Ojai company leads way to reliable, clean energy
By Jan Dietrick
The Feb. 10 article in the Pacific Coast Business Times, “Power to the people: SimpliPhi to double production at Ojai battery storage plant,” about how the Ojai company is positioning itself for growth, can be viewed through the lens of current trends in energy policy.
Policy-makers in California and Washington, D.C., should throw open the doors to SimpliPhi’s smart energy storage as this company prepares to produce equipment that will smooth out the intermittence in the Western Energy Imbalance Market.
Our business is inspired by this potential for alignment with a new regional clean-energy source. We do not want our energy coming from obsolete fuels and equipment. We have a problem with the gas-fired power plants proposed by NRG and Calpine in Ventura County. SimpliPhi’s achievements highlight how the NRG and Calpine proposals do not jibe with our potential for transition to job-delivering 100 percent clean energy.
Advertisements for electric vehicles and LEDs are raising awareness. Industrial renewable-energy generation has soared to $286 billion globally. That is compared with coal- and gas-fueled power plants down to $130 billion. There are more than twice as many U.S. jobs in solar and wind as there are in coal and gas.
A Feb. 5 Los Angeles Times article, “Californians are paying billions for power they don’t need,” explains the declining need for energy — California uses 2.6 percent less from the power grid today than it did in 2008. Modern gas-fired plants in Colusa, Sutter and other counties have shut down, yet ratepayers will be paying for those unneeded plants for decades to come. Californians pay $6.8 billion more for power today than they did in 2008. This will amount to many billions over the next two decades in far higher rates than other states.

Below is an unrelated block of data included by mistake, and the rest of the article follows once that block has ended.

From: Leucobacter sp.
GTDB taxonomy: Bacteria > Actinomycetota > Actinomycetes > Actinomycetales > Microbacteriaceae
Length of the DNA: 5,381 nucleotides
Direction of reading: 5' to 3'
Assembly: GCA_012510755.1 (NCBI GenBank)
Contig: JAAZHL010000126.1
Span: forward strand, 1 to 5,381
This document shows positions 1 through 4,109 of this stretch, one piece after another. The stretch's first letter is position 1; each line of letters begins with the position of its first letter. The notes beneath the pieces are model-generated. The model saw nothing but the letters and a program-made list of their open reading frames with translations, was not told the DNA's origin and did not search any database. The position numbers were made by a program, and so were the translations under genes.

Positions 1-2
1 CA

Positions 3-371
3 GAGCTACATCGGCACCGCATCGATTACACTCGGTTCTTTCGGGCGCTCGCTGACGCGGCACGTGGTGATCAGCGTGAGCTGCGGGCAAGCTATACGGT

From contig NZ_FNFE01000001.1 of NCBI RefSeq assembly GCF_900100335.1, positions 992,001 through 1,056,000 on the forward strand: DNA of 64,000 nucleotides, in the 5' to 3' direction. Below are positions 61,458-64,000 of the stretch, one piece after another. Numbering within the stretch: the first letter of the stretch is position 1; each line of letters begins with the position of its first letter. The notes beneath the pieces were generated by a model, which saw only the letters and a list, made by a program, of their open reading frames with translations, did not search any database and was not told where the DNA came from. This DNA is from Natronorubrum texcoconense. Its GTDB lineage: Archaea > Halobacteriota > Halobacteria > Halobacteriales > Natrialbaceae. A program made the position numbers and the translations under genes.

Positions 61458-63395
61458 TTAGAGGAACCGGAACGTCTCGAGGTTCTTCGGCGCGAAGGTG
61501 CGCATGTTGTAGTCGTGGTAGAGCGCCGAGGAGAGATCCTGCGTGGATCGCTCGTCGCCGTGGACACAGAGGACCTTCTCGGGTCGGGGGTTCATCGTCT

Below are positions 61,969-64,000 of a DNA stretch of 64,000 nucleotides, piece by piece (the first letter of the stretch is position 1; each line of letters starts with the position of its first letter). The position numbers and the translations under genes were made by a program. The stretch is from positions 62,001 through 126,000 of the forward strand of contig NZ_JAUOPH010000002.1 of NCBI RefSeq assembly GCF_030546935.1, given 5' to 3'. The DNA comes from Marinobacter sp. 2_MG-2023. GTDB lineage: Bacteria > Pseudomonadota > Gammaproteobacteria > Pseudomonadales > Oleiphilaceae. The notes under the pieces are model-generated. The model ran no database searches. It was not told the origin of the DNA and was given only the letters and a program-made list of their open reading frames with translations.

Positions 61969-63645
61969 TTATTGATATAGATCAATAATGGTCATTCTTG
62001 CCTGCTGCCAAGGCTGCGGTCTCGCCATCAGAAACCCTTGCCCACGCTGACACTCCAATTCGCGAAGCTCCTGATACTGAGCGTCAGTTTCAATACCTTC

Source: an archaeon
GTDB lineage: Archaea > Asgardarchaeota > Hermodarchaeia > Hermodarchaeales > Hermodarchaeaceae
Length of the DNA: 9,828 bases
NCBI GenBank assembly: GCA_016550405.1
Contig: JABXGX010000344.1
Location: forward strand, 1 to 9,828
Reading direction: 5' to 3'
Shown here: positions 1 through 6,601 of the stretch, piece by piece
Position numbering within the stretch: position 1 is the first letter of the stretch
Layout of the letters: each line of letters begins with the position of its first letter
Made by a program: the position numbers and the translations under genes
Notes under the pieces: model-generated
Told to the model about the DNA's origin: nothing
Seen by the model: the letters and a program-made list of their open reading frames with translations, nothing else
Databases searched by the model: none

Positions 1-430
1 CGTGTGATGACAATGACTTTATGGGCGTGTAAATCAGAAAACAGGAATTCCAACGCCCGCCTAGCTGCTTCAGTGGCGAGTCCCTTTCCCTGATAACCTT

The Times reported that California will expand to 21 percent surplus-energy-generation capacity in the next few years, yet state agencies keep approving more gas-fired power plants. Loretta Lynch, a former president of the California Public Utilities Commission, who has opposed new gas-fired power plants, was quoted by the Times saying: “We’re awash in power at a premium price.”
Comments about the proposed NRG plant are being taken at http://www.energy.ca.gov/sitingcases/puente/.
There is leakage throughout natural-gas production that damages the climate as much as coal does. However, when there is too much electricity in the grid, the utilities pay for the solar — not the gas — to be turned off.
SimpliPhi can provide cost-effective energy storage. That is a far better option than new gas-fired power plants and turning off solar power. Ventura County ratepayers may be stuck for 30 years paying high rates for unnecessary climate pollution.
Gov. Jerry Brown’s sister, Kathleen Brown, sits on the board of Sempra Energy. Sempra does not know what to do with all of the surplus natural gas it used to store at Aliso Canyon, the site of what has been called the largest gas leak in U.S. history. Could this be why state agencies keep approving unneeded gas-fired power plants?
Carbon-pricing policy is another trend that is sure to put SimpliPhi closer to big expansion. At a recent 2030 scoping workshop, the California Air Resources Board staff announced a recommendation to stop the “trading” part of its cap-and-trade program and directly tax emissions from all sectors.
Nationally, a group of conservative economists, calling themselves the Climate Leadership Council, met last week with President Trump’s staff to discuss the need for a revenue-neutral carbon tax. The group includes former Secretaries of State James Baker and George Shultz and former Treasury Secretary Hank Paulson, among other prominent Republicans.
The group proposes a $40 tax on every metric ton of carbon dioxide released by burning fossil fuels. To help counter higher energy bills, the projected annual revenue of $200 billion to $300 billion would be distributed tax-free to households in quarterly installments through the Social Security Administration. A family of four could receive a projected annual payout of $2,000. The tax would increase by 2 percent per year above inflation.
On the other side of Capitol Hill, six more Republicans joined the House Bipartisan Climate Solutions Caucus since November. Conservatives are attracted to an insurance policy that is also an economic stimulus, just in case humans are causing climate change.
• Jan Dietrick of Ventura is president of Rincon-Vitova Insectaries in Ventura.